and Utopian dreamers whose names subsequently became famous in the Valhalla of revolutionary fame. Heine, the poet, Bakunin and Proudhon, the philosophers of Anarchy, Cabet, the Owenite Communist, and other choice spirits, welcomed the brilliant young German, who had already made for himself a place in the ranks of the giants of intellect and of action.
THE LONG ARM OF TYRANNY.
In January, 1845, Marx, with others, was expelled from France,and went to Brussels, where at the end of three years the "long arm of the Prussian Government" again reached him, And he was again driven out. As it happened, however, a provisional Government, the result of a successful revolution, was in office in Paris, and at its invitation Marx returned to that city, and had a right royal reception. From there he went to Cologne to organise and direct the revolutionary movement in Germany. Here he edited a newspaper, and was twice tried and acquitted for writing sedition. But in the end the paper was suppressed, and Marx was once more expelled. Before leaving Cologne he paid off the debts of the paper to the uttermost farthing, and not only beggared himself in so doing, but also his wife, who parted with the family heirlooms, which her grandmother had inherited from her Argyll forbears.
There were now three children in the Marx family. They had entered Cologne practically penniless, they left it absolutely so. Marx fled to Paris in May, but an abortive rising on June 13 following restored the reactionaries to power, and Marx had again to flee for safety. He made for London, which, but for an occasional holiday, was now to be his home for the rest of his life. The years which followed were years of toil, suffering, hunger, and privation. The record of those weary years is one of almost unrelieved tragedy. Huddled in a small, single apartment, turned out into the street for non-payment of rent, frequent sickness among the children, the loss of little Edgar—their only boy—the birth of Eleanor, whose tragic end a few years ago sent such a thrill of horror through the movement and finally, the death, first of his wife, and then of Jenny, his eldest daughter, all combined to deepen the gloom of those dark days.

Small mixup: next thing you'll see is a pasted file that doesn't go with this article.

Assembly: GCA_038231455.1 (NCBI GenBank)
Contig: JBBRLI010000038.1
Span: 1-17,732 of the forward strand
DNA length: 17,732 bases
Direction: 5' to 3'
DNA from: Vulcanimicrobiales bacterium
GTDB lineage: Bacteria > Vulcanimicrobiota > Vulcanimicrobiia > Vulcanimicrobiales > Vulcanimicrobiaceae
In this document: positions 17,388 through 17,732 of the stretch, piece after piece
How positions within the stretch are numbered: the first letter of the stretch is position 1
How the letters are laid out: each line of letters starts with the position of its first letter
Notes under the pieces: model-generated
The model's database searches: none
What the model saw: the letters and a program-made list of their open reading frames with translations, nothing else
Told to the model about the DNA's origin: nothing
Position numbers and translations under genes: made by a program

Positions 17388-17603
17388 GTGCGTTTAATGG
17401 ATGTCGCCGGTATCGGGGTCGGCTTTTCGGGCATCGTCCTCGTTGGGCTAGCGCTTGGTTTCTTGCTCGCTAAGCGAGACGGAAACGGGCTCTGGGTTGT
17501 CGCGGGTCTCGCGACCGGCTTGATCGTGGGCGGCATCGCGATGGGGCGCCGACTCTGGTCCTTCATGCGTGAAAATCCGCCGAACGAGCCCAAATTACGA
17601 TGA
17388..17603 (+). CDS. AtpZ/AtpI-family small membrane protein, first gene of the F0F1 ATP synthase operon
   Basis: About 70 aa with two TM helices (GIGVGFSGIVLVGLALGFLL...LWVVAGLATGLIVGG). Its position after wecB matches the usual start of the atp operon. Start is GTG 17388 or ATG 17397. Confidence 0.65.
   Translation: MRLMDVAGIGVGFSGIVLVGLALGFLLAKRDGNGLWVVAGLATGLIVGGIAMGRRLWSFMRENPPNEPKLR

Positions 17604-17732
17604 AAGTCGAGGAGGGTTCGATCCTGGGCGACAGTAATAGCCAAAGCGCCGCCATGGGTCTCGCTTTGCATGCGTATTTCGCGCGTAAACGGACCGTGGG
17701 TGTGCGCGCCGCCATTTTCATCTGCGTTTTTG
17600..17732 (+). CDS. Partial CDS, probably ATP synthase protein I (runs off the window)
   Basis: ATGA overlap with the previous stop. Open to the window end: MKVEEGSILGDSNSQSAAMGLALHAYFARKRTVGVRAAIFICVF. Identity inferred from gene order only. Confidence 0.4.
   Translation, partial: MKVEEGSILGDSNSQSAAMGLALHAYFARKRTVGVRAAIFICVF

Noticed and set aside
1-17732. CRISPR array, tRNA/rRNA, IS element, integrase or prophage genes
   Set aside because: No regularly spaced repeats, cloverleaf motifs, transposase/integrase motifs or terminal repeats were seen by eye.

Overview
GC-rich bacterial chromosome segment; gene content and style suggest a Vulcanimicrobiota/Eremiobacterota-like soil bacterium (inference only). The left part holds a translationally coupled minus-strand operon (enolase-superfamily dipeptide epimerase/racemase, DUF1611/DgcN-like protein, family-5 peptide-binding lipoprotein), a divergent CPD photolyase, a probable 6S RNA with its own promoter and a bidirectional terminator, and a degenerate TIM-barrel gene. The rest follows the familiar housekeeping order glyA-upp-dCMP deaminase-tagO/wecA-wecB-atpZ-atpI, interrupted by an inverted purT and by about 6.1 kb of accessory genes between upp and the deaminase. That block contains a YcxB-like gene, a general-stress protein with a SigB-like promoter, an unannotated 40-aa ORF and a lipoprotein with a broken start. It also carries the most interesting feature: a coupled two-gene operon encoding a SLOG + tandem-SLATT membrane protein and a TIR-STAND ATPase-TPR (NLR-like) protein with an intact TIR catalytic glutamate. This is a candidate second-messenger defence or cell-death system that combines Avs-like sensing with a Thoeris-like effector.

The spectacle of the possessor of one of the greatest intellects of his day in Europe, trudging the streets of London, haggard, hungry and forlorn, applying for and being refused a job as a clerk at probably 25s. a week; chased by a policeman on suspicion of being a thief, whilst on his way to pawn the remains of his wife's trinkets to get food for his starving children, is a sad commentary on the theory that only the unfit suffer. Because this man,